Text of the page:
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Acta Obstet Gynecol Scand. 2011 Mar;90(3):238-44. doi: 10.1111/j.1600-0412.2010.01056.x. Epub 2011 Feb 3.

Emergency cesarean sections can be predicted by markers for stress, worry and sleep disturbances in first-time mothers.

Author information

1
Faculty of Health and Society, Malmö University, Malmö Department of Obstetrics and Gynecology, Sweden. anne-marie.wangel@mah.se

Abstract

OBJECTIVE:

To identify predictors as free-text markers for mental ill-health from an electronic perinatal record (EMR) system and the association with emergency cesarean section (CS) in nulliparous women.

MATERIAL AND METHODS:

This was a population-based study using an EMR system, set in the catchment area of Malmö University Hospital in Sweden. Of 10,662 nulliparous women presenting with a singleton cephalic baby for vaginal delivery between 2001 and 2006, 6,467 women with complete EMRs were selected. A free-text search of markers for mental ill-health was carried out, and results were analysed by multivariate logistic regression. Eleven markers for mental ill-health were tested with Cohen's kappa for agreement and used as exposure variables. Odds ratios (OR) with 95% confidence intervals (CI) were calculated for emergency CS, and adjusted for maternal age, diabetes, epidural anesthesia and gestational weeks <37 and >41 by a multivariate logistic regression model with vaginal delivery as the reference.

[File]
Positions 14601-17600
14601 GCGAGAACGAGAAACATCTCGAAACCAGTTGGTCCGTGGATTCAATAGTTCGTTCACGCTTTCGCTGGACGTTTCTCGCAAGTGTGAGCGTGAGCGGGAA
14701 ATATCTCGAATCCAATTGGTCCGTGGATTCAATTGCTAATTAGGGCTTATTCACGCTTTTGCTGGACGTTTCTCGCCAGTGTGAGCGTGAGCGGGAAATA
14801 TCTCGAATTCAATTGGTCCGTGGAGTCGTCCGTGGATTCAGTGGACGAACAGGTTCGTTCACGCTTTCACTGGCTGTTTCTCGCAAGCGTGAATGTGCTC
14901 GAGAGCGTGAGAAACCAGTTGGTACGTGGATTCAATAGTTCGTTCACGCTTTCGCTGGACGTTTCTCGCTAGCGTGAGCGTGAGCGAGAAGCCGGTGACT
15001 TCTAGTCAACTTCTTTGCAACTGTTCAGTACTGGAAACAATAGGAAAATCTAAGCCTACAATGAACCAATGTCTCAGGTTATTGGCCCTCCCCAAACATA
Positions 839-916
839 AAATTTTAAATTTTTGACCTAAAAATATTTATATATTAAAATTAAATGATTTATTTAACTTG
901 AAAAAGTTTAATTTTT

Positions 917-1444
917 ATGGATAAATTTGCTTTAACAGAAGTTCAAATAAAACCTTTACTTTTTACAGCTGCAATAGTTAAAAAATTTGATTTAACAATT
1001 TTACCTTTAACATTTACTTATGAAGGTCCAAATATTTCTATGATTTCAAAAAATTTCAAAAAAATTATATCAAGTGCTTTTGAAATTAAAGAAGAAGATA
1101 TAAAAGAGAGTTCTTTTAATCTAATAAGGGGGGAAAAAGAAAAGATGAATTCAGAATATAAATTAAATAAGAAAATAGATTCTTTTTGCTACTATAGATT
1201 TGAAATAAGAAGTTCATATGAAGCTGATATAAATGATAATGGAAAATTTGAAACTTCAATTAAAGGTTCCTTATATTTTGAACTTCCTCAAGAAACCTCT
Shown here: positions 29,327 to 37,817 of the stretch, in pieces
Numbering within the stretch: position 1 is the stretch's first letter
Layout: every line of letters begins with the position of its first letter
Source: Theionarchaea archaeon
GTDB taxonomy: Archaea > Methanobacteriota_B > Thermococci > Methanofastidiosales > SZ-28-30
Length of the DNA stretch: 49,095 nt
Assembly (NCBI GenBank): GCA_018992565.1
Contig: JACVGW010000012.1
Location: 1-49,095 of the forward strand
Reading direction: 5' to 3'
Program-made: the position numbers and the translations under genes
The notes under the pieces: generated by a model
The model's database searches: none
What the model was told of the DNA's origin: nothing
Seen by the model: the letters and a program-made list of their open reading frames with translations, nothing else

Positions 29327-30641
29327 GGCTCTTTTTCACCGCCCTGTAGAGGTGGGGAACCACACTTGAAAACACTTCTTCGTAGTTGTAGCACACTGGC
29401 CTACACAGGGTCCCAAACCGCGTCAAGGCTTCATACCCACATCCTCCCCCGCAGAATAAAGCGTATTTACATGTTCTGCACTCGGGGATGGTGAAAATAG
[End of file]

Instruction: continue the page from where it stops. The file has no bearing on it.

RESULTS:

Three markers identified from the EMR system reached statistically significant associations with an increased risk for emergency CS in nulliparous women: stress, adjusted OR 1.66 (95% CI 1.34-2.06); sleep, adjusted OR 1.57 (95% CI 1.14-2.16); and worry, adjusted OR 1.41 (95% CI 1.10-1.79).

CONCLUSION:

Free-text words in medical records that indicated stress, sleep disturbances or worry predicted increased adjusted OR for emergency CS in first-time mothers. Recognizing pregnant women's reporting of their mental health status could have a predictive bearing on delivery outcomes.

[Indexed for MEDLINE]

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